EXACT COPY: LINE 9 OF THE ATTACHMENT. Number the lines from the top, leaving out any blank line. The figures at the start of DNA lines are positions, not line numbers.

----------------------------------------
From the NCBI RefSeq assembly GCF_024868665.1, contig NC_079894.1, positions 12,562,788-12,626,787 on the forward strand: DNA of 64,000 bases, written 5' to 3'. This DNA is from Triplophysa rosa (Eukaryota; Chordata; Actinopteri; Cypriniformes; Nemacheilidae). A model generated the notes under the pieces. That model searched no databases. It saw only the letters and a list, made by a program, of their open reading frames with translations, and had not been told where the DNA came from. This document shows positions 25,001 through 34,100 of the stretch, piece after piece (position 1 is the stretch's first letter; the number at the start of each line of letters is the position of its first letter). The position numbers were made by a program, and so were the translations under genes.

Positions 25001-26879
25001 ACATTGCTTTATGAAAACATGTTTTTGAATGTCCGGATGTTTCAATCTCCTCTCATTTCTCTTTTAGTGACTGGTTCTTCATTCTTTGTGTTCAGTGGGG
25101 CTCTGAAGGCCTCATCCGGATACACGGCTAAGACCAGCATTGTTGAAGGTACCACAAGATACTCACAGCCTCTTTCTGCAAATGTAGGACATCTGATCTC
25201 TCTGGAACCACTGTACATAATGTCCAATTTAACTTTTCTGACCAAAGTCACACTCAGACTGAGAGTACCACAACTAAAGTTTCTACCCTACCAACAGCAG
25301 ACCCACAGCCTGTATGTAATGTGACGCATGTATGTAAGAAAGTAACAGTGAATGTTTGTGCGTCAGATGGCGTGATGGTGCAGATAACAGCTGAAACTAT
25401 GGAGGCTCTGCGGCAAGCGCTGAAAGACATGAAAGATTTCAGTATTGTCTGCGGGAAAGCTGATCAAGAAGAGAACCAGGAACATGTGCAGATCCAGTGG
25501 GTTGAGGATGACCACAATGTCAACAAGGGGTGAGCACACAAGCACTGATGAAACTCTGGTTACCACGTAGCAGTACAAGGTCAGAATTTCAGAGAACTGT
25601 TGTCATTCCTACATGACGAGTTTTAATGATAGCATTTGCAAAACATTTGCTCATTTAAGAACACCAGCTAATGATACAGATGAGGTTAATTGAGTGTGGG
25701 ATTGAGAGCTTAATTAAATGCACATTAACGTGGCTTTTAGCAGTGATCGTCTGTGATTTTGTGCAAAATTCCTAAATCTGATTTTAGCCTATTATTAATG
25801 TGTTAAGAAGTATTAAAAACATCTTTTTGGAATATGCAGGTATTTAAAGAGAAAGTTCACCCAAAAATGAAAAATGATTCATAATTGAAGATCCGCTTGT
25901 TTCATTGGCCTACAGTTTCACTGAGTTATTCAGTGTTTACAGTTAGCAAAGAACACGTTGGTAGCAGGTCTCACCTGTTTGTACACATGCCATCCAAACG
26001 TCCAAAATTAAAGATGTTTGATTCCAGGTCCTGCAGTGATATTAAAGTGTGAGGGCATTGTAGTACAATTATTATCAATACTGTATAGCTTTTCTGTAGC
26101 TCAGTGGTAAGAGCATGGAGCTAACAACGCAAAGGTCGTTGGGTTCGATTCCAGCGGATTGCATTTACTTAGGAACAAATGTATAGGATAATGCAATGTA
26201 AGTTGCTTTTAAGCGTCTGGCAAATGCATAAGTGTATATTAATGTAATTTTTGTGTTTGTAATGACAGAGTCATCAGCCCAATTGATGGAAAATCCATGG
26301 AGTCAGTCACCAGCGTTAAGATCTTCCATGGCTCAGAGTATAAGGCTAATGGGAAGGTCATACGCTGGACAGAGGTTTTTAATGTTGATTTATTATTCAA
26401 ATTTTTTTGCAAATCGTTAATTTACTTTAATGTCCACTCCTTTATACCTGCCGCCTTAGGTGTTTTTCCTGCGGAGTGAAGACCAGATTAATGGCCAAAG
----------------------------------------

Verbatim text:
25601 TGTCATTCCTACATGACGAGTTTTAATGATAGCATTTGCAAAACATTTGCTCATTTAAGAACACCAGCTAATGATACAGATGAGGTTAATTGAGTGTGGG